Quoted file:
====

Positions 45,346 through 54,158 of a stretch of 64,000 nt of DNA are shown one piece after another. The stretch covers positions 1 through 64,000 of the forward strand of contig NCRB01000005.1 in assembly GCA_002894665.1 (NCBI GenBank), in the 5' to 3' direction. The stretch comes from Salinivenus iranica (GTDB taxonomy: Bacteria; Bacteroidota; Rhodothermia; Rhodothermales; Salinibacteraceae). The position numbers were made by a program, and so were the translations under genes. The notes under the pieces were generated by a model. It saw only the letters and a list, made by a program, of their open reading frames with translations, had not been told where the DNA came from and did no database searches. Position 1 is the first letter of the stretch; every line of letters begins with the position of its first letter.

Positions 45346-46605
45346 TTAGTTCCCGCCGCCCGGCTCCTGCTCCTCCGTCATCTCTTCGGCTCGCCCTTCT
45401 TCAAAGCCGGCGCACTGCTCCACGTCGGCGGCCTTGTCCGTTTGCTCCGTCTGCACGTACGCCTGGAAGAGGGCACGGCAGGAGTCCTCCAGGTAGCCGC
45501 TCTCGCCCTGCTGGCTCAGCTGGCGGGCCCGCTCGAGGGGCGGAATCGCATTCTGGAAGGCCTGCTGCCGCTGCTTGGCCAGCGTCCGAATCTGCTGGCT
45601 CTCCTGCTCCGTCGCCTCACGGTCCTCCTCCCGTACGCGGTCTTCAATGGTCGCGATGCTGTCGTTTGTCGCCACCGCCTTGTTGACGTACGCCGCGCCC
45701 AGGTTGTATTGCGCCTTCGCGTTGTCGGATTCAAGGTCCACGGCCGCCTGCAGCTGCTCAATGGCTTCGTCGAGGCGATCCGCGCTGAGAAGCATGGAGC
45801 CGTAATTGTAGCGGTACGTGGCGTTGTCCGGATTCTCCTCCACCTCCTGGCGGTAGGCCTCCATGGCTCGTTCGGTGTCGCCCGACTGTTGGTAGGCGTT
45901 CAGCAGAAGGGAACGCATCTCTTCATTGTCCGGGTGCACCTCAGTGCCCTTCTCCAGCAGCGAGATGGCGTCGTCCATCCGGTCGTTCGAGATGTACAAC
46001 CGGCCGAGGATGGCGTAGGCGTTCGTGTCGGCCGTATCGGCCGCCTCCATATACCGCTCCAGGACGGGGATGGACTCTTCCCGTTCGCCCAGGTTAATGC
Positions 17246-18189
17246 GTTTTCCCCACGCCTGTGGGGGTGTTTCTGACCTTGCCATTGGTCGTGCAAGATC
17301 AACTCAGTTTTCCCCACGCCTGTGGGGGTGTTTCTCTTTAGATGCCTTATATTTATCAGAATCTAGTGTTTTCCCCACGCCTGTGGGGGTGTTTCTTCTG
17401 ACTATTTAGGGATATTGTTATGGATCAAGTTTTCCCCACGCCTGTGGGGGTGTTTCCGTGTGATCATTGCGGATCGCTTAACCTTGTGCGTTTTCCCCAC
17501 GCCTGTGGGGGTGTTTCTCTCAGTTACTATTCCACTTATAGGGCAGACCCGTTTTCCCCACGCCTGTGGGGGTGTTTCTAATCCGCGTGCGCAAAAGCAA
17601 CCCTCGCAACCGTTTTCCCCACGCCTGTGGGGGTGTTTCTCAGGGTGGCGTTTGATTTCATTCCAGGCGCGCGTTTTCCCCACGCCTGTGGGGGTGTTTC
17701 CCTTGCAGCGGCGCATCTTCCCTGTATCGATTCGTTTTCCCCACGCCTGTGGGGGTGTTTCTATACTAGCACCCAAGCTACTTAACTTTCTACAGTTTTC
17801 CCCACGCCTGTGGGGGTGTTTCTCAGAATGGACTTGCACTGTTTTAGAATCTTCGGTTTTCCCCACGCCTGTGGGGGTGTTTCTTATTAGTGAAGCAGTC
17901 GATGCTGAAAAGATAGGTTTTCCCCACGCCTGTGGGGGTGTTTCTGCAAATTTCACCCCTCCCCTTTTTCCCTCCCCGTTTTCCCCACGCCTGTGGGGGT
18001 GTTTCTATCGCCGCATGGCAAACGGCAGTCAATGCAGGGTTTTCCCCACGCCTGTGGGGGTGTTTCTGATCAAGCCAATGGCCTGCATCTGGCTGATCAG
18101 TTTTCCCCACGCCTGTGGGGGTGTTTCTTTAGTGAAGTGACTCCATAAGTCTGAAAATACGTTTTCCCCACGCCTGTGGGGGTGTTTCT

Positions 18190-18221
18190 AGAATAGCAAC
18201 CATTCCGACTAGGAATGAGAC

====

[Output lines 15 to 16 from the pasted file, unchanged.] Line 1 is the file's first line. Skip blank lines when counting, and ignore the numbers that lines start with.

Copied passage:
17501 GCCTGTGGGGGTGTTTCTCTCAGTTACTATTCCACTTATAGGGCAGACCCGTTTTCCCCACGCCTGTGGGGGTGTTTCTAATCCGCGTGCGCAAAAGCAA
17601 CCCTCGCAACCGTTTTCCCCACGCCTGTGGGGGTGTTTCTCAGGGTGGCGTTTGATTTCATTCCAGGCGCGCGTTTTCCCCACGCCTGTGGGGGTGTTTC